James Chadwick Trio, Black Mountain Jazz, Kings Arms, Abergavenny, 28/06/2015.

James Chadwick Trio

Monday, June 29, 2015

Reviewed by: Ian Mann

Live Review

3-5 out of 5

James Chadwick Trio, Black Mountain Jazz, Kings Arms, Abergavenny, 28/06/2015.
Photography: Photograph sourced from the Black Mountain Jazz website http://www.blackmountainjazz.co.uk

An enjoyable evening of jazz with two well programmed sets from the experienced guitarist and composer James Chadwick and the exciting young talents of bassist Aeddan Williams and drummer Rod Oughton.

James Chadwick Trio, Black Mountain Jazz, Kings Arms, Abergavenny, 28/062015.

BMJ’s regular monthly session for June saw organiser Mike Skilton again turning to home grown jazz talent with this performance by Cardiff based guitarist and composer James Chadwick and his trio. The leader has been a significant presence on the music scene in South Wales and the Welsh Borders for a number of years now, indeed I can recall first hearing him well over a decade ago at the still popular Saturday Café free lunchtime sessions at the Courtyard Arts Centre in Hereford.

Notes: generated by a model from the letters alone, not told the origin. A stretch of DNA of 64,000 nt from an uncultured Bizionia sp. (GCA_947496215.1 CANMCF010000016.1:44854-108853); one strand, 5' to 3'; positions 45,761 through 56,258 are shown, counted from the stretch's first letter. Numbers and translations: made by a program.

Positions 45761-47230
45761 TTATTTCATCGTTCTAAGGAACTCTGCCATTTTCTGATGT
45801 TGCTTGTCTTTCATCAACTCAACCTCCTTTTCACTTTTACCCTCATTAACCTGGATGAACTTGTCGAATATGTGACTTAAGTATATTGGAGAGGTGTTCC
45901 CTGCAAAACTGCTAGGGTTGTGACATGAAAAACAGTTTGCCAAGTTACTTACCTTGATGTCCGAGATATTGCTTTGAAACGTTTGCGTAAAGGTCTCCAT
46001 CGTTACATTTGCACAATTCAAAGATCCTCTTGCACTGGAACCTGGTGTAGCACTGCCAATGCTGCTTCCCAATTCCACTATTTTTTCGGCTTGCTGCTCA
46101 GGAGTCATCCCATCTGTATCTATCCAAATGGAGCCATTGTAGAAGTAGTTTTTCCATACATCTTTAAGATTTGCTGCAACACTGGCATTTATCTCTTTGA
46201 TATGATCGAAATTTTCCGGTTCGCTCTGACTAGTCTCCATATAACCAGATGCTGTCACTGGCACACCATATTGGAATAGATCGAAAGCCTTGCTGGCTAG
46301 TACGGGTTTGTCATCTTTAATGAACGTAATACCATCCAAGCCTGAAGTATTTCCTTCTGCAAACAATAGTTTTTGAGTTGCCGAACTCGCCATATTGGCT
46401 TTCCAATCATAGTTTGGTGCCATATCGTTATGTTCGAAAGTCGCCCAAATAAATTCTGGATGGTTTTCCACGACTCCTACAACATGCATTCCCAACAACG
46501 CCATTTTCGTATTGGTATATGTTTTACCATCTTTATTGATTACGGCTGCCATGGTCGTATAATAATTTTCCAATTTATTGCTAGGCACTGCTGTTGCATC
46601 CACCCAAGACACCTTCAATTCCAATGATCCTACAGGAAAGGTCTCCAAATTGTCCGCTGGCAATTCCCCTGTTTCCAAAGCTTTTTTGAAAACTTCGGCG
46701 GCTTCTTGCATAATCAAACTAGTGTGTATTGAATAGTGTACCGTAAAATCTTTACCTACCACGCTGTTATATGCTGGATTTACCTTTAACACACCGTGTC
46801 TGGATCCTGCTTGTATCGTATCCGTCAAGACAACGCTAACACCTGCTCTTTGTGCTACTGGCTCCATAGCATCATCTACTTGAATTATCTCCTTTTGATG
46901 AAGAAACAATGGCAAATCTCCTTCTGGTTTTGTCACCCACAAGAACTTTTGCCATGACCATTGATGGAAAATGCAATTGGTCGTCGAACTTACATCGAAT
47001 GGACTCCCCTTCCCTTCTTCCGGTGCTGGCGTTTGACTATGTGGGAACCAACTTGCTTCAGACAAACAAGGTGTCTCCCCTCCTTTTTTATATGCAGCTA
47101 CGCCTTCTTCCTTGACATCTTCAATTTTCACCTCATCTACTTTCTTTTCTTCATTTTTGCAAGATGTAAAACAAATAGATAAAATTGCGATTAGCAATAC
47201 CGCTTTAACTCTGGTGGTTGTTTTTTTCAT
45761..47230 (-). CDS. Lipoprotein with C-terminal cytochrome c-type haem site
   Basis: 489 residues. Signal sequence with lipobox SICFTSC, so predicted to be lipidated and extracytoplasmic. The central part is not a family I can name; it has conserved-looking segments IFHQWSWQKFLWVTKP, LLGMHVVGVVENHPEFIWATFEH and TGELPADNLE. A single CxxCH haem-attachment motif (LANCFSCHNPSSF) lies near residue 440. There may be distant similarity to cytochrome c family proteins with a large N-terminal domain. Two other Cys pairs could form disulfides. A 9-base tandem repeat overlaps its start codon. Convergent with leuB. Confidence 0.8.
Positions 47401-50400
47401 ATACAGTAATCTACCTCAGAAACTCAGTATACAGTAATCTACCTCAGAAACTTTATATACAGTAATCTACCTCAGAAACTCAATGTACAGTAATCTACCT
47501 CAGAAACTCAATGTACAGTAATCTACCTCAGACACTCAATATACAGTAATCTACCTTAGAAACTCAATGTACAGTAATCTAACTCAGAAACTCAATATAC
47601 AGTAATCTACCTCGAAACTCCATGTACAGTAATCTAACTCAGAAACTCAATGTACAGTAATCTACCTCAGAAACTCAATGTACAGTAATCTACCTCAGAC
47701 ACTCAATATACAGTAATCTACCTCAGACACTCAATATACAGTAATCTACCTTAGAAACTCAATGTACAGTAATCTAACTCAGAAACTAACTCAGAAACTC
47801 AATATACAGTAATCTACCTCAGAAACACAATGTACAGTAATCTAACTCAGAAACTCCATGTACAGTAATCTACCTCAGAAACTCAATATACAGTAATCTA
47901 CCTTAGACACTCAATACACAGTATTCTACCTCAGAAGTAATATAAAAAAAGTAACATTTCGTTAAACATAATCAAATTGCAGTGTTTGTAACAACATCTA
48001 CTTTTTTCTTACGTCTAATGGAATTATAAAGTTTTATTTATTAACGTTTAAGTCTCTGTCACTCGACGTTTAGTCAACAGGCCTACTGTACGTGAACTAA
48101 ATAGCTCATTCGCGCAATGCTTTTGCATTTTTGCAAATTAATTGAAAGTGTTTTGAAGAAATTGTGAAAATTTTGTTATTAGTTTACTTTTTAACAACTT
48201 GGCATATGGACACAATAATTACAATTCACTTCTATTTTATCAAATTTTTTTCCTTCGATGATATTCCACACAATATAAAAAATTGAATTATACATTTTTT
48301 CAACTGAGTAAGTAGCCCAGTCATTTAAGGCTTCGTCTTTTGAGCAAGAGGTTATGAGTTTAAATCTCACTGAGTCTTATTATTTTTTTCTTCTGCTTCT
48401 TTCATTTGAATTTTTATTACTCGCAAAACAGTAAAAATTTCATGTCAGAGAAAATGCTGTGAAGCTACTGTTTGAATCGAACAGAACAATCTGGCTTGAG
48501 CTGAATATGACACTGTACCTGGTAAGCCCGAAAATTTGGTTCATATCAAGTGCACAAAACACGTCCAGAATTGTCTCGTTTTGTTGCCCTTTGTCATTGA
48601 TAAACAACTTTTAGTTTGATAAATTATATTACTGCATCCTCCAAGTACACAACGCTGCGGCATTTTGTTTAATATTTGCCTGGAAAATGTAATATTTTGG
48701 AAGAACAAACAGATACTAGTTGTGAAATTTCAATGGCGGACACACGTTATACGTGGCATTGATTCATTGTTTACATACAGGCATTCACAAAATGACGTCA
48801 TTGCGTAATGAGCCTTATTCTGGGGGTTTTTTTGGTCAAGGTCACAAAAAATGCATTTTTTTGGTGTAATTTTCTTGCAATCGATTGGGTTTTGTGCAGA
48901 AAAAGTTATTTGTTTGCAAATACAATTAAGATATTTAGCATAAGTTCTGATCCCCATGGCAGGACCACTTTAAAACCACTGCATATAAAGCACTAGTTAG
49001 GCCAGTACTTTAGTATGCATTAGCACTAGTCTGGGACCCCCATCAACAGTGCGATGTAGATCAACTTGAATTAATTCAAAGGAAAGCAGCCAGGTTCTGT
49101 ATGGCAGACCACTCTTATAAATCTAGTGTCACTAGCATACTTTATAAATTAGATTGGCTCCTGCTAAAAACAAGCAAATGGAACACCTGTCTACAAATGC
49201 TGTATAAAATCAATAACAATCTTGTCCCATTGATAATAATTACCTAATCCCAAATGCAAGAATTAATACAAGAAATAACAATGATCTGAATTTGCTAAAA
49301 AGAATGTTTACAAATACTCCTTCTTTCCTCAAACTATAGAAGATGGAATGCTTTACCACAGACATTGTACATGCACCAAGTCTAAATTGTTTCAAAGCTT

Most of Chadwick’s local gigs have featured him playing well known jazz and bebop standards in the company of other leading local musicians including bassist Erica Lyons, trumpeter Ben Thomas and multi-instrumentalist Lee Goodall. However he has also released two excellent albums of original material on the nationally distributed 33 Jazz record label, “Undercurrent” (2002) and “Wacahume” (2010), the second of which is favourably reviewed elsewhere on The Jazzmann. The personnel on these albums includes such well known musicians as bassists Andy Hamill and Jerome Davies and drummers Tom Hooper, Dave Ohm and Martin France. Adrian Fry guests on trombone and also co-produces “Undercurrent”. Lee Goodall contributes both drums and alto sax to “Wacahume” as well as acting as engineer and producer. Both albums are very enjoyable and reveal Chadwick to be a thoughtful guitarist and composer, a musician who eschews flashy runs and show off tendencies but who plays with a quiet intelligence that is ultimately highly distinctive.

Chadwick is also an acclaimed educator and had taken some time out to concentrate on his teaching activities. His active return to the jazz scene has found him playing in the company of two outstanding young musicians, drummer Rod Oughton and double bassist Aeddan Williams.